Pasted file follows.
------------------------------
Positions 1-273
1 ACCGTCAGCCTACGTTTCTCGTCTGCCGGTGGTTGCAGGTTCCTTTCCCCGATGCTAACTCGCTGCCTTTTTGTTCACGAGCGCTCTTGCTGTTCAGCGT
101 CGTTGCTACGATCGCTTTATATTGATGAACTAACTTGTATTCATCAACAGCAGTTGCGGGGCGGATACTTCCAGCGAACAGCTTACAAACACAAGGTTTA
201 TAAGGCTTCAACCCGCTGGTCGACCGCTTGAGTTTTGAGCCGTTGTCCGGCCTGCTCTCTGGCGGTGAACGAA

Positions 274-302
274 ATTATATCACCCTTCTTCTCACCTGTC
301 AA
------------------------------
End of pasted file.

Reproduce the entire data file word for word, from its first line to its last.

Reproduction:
Positions 1-273
1 ACCGTCAGCCTACGTTTCTCGTCTGCCGGTGGTTGCAGGTTCCTTTCCCCGATGCTAACTCGCTGCCTTTTTGTTCACGAGCGCTCTTGCTGTTCAGCGT
101 CGTTGCTACGATCGCTTTATATTGATGAACTAACTTGTATTCATCAACAGCAGTTGCGGGGCGGATACTTCCAGCGAACAGCTTACAAACACAAGGTTTA
201 TAAGGCTTCAACCCGCTGGTCGACCGCTTGAGTTTTGAGCCGTTGTCCGGCCTGCTCTCTGGCGGTGAACGAA

Positions 274-302
274 ATTATATCACCCTTCTTCTCACCTGTC
301 AA